"Frisardi's superb translation of the Vita nova succeeds wonderfully in arraying a renowned medieval love story in modern attire. . . . A splendid achievement." --Richard H. Lansing, Brandeis University, editor of Dante Studies and The Dante Encyclopedia
"Andrew Frisardi's splendid new edition of Vita nova combines his compelling translation of Dante's original work with a rich and fascinating scholarly commentary, . . . a contemporary version that captures both its beauty and complexity. --Dana Gioia, former chair of the National Endowment for the Arts and author of Can Poetry Matter?
"I recommend . . . this elegant new verse translation of Dante's Vita nova from Andrew Frisardi . . . not only for the verve and accuracy of the translation but also for the excellent and thorough introduction and notes."--Teodolinda Barolini, Columbia University, author of Dante and the Origins of Italian Literary Culture
"If you who love poetry are looking for a guide into how the greatest of our poets began, this book is for you." --Paul Mariani, Boston College, author of Gerard Manley Hopkins: A Life and Deaths and Transfigurations: Poems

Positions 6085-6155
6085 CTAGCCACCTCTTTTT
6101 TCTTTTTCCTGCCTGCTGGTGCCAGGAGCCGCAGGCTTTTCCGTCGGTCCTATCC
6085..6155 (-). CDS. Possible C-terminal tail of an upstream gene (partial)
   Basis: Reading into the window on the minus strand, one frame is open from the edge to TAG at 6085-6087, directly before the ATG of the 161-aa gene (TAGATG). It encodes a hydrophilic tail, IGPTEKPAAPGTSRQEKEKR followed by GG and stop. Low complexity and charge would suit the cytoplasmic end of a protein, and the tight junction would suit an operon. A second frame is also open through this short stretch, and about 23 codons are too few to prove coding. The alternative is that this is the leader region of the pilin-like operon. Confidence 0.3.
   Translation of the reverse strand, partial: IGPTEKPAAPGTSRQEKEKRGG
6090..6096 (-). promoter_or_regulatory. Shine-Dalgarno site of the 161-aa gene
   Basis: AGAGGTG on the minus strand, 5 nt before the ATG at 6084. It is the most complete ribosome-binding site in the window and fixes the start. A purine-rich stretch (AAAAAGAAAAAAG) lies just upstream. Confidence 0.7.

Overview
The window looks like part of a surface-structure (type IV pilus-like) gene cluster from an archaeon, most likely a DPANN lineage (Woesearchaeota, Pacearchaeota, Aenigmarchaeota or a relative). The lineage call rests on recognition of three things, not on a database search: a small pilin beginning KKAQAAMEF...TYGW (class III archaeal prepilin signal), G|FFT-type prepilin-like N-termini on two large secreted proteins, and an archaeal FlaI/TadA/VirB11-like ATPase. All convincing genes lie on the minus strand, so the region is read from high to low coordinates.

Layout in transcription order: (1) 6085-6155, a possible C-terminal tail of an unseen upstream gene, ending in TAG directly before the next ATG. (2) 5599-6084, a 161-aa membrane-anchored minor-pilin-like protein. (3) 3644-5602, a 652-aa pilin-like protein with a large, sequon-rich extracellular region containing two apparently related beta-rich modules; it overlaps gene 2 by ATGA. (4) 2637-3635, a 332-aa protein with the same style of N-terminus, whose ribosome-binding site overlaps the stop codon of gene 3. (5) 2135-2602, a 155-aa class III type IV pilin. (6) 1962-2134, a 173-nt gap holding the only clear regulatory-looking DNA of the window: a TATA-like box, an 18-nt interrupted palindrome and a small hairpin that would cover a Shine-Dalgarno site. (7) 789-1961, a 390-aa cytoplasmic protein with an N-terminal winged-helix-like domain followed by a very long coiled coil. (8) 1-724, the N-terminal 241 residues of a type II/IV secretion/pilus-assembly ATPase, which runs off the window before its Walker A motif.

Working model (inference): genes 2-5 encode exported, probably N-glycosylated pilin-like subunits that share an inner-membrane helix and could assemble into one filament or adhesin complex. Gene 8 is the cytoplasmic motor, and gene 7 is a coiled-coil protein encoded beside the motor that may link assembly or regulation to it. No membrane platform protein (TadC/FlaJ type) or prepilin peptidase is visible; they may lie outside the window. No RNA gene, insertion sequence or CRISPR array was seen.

"Andrew Frisardi's Vita nova is a monument of gracious, respectful translation and loving scholarship. . . . The richly informative introduction and notes grant entry to this rarefied world of metaphysical eros." --Rosanna Warren, Boston University, author of Ghost in a Red Hat: Poems and Fables of the Self: Studies in Lyric Poetry
Dante Alighieri is widely considered to be one of the world's greatest poets. He was born in 1265 in Florence. He was well known in his youth as one of the leading lyric poets of Tuscany, a central figure of an avant-garde literary movement in Florence. In 1295 he entered Florentine politics and in the summer of 1300 he became one of the six governing Priors of Florence, the highest political office in city government. In 1302, the political situation forced Dante and his party into exile. He continued to write, producing two unfinished works--the first treatise of literary criticism and the first treatise of philosophy in a European vernacular language--before starting his work on The Divine Comedy. At some point late in life he took asylum in Ravenna where he completed The Divine Comedy and died, much honoured, in 1321.
Andrew Frisardi is the author of Death of a Dissembler (poems, 2014), The Young Dante and the One Love (essays, 2013), and The Quest for Knowledge in Dante's Convivio (essays, 2015); the translator of various volumes from Italian, including an annotated edition of Dante's Vita Nova (2012); and the editor of Daily Bread: Art and Work in the Reign of Quantity (2015), a collection of essays by Brian Keeble. His awards include a fellowship from the Guggenheim Foundation, a Hawthornden Literary Fellowship, and the Raiziss/de Palchi Translation Award from the Academy of American Poets. Originally from Boston, he lives in central Italy.